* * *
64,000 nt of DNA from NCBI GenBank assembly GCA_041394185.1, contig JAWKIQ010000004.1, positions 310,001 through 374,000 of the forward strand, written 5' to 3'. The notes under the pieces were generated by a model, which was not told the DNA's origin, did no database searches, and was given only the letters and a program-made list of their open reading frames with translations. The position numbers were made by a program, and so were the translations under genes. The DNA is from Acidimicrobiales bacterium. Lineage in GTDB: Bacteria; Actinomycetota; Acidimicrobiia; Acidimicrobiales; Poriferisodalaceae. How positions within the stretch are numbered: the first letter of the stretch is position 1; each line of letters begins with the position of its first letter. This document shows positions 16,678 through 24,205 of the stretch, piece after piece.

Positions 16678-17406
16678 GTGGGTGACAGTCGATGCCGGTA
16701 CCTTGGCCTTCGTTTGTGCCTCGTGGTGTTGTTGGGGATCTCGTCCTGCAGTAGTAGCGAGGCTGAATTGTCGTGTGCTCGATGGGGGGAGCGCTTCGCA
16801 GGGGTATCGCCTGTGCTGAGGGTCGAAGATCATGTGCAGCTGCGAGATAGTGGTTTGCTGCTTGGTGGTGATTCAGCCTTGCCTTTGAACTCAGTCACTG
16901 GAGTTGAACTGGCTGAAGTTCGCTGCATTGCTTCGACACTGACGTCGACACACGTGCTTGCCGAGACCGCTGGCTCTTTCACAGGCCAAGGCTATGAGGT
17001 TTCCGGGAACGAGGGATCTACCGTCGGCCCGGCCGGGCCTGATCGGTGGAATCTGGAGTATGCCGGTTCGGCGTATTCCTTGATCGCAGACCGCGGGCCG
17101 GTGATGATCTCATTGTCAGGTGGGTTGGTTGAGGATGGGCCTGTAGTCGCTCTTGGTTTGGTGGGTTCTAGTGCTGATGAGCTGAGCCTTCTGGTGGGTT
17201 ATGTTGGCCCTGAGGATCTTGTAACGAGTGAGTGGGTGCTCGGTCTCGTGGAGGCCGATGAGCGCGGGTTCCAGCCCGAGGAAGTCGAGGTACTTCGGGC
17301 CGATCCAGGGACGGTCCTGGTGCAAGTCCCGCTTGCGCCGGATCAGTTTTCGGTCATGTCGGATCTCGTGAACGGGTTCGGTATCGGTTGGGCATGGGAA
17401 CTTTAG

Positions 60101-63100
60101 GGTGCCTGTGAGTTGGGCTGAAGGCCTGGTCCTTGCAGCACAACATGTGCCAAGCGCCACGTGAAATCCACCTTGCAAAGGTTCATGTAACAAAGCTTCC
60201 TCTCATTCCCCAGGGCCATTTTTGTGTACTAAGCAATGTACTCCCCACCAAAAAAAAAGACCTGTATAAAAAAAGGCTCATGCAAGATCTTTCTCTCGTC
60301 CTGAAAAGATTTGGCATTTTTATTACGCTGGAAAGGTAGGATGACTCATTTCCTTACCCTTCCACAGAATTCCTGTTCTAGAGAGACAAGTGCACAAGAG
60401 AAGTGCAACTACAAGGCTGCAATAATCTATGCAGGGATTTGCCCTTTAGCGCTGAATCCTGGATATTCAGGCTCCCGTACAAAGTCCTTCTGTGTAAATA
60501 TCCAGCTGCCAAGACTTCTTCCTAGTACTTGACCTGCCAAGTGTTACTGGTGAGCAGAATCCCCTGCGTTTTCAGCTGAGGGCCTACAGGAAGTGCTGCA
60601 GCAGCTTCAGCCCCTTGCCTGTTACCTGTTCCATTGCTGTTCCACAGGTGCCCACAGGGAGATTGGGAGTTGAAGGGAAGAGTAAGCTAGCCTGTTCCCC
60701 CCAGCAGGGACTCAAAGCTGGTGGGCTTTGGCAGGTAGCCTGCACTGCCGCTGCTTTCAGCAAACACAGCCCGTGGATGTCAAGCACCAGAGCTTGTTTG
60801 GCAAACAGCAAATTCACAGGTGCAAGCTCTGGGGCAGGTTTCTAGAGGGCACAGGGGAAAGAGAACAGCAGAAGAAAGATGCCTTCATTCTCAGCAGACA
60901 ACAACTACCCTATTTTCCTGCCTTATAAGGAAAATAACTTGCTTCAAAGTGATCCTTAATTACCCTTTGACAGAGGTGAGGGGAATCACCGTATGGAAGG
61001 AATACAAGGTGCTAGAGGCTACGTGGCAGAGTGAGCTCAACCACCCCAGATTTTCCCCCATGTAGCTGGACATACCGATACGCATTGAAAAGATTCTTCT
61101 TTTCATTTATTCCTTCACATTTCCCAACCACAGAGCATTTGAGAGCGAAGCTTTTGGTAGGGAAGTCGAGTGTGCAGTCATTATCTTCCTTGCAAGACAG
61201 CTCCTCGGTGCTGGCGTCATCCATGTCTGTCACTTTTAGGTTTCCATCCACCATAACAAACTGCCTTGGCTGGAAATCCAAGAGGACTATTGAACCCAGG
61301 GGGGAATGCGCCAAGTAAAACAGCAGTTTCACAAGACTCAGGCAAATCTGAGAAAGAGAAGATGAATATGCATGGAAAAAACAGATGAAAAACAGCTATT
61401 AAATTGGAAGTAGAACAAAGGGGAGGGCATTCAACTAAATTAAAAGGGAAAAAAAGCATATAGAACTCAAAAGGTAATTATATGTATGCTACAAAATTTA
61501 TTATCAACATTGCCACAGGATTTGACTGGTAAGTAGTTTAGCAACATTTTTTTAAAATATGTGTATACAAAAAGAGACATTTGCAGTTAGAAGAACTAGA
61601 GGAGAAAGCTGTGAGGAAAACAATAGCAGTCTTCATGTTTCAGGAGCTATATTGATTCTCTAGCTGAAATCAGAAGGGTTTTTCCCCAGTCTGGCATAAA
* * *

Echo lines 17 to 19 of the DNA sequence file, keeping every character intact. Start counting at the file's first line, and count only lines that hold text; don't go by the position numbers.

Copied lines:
60501 TCCAGCTGCCAAGACTTCTTCCTAGTACTTGACCTGCCAAGTGTTACTGGTGAGCAGAATCCCCTGCGTTTTCAGCTGAGGGCCTACAGGAAGTGCTGCA
60601 GCAGCTTCAGCCCCTTGCCTGTTACCTGTTCCATTGCTGTTCCACAGGTGCCCACAGGGAGATTGGGAGTTGAAGGGAAGAGTAAGCTAGCCTGTTCCCC
60701 CCAGCAGGGACTCAAAGCTGGTGGGCTTTGGCAGGTAGCCTGCACTGCCGCTGCTTTCAGCAAACACAGCCCGTGGATGTCAAGCACCAGAGCTTGTTTG